We disagree with the state's argument. Under ORS 131.135, the state must undertake reasonable efforts to avoid delay in the execution of a warrant, including reasonable efforts to ascertain the whereabouts of the subject of an arrest warrant. The state knew that defendant had moved to Salem by no later than May 17, 1995, and it appears to concede that with minimal effort it could have learned of defendant's new address from DMV records. This case is unlike State v. Pirouzkar, 98 Or App 741, 780 P2d 802, rev den 309 Or 333 (1990), where the defendant had moved out of Oregon and left no forwarding address or information about her location. We held in that case that the state's failure to locate the defendant to execute the warrant was reasonable under the circumstances. Rather, this case is more like State v. Barnes, 66 Or App 896, 676 P2d 344 (1984), where the defendant lived at an address that was known to the state throughout the period covered by the statute of limitations. Here, the state offers no explanation why it could not have obtained defendant's address from DMV, other than it did not make a request.
The state argues that the district attorney's office, had it retrieved defendant's records from DMV, may have determined that it was too inconvenient or costly to have the Marion County sheriff execute the warrant and to transport defendant to Douglas County. We fail to perceive how those considerations aid the state's argument. Arguably, it is possible that the district attorney would have elected not to prosecute under the circumstances, after having learned of defendant's whereabouts, but that election would not have obviated the running of the statute of limitations under ORS 131.135. Finally, the state argues that "it is not readily apparent that defendant would have been found at the Salem address." The weight of the evidence produced by defendant at the hearing suggests otherwise.
Defendant argues additionally that the trial court erred because it required him to demonstrate prejudice resulting from the delay. In response to that argument, the state contends that the trial court did not impose such a requirement when its remarks are read in context, and that its remarks about prejudice were made only in reference to its ruling on defendant's constitutional challenge, in which prejudice was a relevant inquiry, and which defendant does not assign as error. Thus, according to the state, the only issue is whether the delay in executing the warrant was so unreasonable as not to constitute the commencement of the prosecution. We agree with the state's characterization of the trial court's ruling, in light of the fact that the trial court was considering defendant's statutory and constitutional motions simultaneously.
The state appears to contend that because the trial court did not require defendant to demonstrate prejudice, it is not necessary for us to address the issue of whether prejudice is required under ORS 131.135. Defendant, on the other hand, argues that our decisions in Barnes and State v. Chinn, 115 Or App 662, 840 P2d 92 (1992), both of which relied upon State v. Jackson, 228 Or 371, 365 P2d 294 (1961), are no longer controlling precedent to the extent that they imposed a prejudice requirement. (2) That position relies on the understanding that the Supreme Court in State v. Emery, 318 Or 460, 869 P2d 859 (1994), declined to employ the Jackson constitutional requirement of prejudice in determining whether there was an unreasonable delay between the date of the charge and the date of trial under ORS 135.747. It elected instead to analyze the statute anew under the then newly-decided case of PGE v. Bureau of Labor and Industries, 317 Or 606, 859 P2d 1143 (1993). Defendant urges that the Emery reasoning is also applicable to ORS 131.135. (3) Significantly, the state does not argue that the trial court's denial of defendant's motion was correct on the ground that it was necessary for him to demonstrate prejudice in order to prevail. In the absence of such an argument, we leave for another day the question of whether the Emery rationale also applies to ORS 131.135.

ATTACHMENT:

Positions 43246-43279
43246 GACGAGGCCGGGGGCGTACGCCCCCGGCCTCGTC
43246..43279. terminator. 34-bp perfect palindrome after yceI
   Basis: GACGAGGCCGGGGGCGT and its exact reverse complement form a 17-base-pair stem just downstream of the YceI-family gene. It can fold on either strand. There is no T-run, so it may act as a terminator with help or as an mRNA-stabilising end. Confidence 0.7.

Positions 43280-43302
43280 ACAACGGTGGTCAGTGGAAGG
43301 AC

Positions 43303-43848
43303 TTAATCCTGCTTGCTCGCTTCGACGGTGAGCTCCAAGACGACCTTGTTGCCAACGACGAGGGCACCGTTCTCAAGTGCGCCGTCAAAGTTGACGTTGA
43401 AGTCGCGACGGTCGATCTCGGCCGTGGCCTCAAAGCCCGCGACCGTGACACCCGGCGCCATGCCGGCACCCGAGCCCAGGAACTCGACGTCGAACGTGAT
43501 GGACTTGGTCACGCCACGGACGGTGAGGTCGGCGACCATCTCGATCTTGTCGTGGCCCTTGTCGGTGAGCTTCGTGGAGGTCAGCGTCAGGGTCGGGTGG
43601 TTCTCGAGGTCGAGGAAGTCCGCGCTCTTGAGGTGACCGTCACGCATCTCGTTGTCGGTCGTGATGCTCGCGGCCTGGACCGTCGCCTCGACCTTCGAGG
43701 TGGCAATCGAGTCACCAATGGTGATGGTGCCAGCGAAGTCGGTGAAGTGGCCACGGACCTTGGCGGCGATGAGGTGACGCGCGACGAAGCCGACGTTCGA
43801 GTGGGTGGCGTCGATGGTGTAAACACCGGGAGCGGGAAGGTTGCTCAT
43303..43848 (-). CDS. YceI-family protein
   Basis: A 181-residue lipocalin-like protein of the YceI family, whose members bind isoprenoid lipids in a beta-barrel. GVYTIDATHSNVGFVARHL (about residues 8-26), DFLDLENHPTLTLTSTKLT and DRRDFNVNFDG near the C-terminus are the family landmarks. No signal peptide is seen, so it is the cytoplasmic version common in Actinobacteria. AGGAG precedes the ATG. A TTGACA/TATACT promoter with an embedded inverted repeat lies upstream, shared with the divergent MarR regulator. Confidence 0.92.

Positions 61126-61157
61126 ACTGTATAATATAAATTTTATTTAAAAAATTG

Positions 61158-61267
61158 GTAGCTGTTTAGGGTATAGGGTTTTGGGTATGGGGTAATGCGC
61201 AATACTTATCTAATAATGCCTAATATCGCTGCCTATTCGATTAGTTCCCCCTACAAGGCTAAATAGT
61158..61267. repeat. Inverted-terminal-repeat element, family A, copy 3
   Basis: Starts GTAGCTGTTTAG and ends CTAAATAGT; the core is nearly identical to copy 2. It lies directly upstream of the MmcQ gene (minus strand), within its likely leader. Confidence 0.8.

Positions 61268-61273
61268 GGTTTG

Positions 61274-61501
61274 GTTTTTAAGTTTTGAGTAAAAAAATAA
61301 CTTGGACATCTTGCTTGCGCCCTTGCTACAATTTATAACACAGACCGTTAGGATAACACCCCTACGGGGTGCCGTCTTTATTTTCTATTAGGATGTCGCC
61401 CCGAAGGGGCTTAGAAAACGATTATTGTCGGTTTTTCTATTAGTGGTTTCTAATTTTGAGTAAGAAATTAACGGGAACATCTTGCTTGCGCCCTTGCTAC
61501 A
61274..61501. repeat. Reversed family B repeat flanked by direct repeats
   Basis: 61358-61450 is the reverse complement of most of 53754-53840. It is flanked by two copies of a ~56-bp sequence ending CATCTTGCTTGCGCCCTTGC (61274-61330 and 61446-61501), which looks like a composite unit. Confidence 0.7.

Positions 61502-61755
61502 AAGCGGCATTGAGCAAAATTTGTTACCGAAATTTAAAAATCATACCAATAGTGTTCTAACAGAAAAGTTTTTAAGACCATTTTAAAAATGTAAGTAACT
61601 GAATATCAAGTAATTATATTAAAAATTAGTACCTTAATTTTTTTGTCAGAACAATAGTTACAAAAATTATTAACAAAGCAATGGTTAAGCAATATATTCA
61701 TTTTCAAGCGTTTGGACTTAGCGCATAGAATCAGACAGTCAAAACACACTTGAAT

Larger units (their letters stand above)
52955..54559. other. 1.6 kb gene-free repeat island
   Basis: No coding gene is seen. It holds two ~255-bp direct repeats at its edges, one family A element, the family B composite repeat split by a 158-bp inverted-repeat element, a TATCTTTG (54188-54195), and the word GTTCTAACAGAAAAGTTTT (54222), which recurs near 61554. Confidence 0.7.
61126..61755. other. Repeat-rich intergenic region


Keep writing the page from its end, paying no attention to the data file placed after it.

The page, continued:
1. ORS 131.125(6)(b) provides:
"Except as provided in subsection (7) of this section or as otherwise expressly provided by law, prosecutions for other offenses must be commenced within the following periods of limitations after their commission:
"* * * * *
"(b) For any misdemeanor, two years."
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2. In Chinn, a warrant for the defendant's arrest was served on him two years and eight months after it was issued. The defendant moved to have the prosecution dismissed under ORS 131.135. He offered evidence that the DMV and the Department of Revenue had the correct address for him during the pertinent time. We ultimately held that because the defendant had not established prejudice, he was not entitled to dismissal. Before reaching the prejudice issue, we said, "Arguably the police were negligent in not contacting state agencies to determine if they had another address for defendant." Chinn, 115 Or App at 665.
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3. See also State v. Green, 140 Or App 308, 315 n 9, 915 P2d 460 (1996).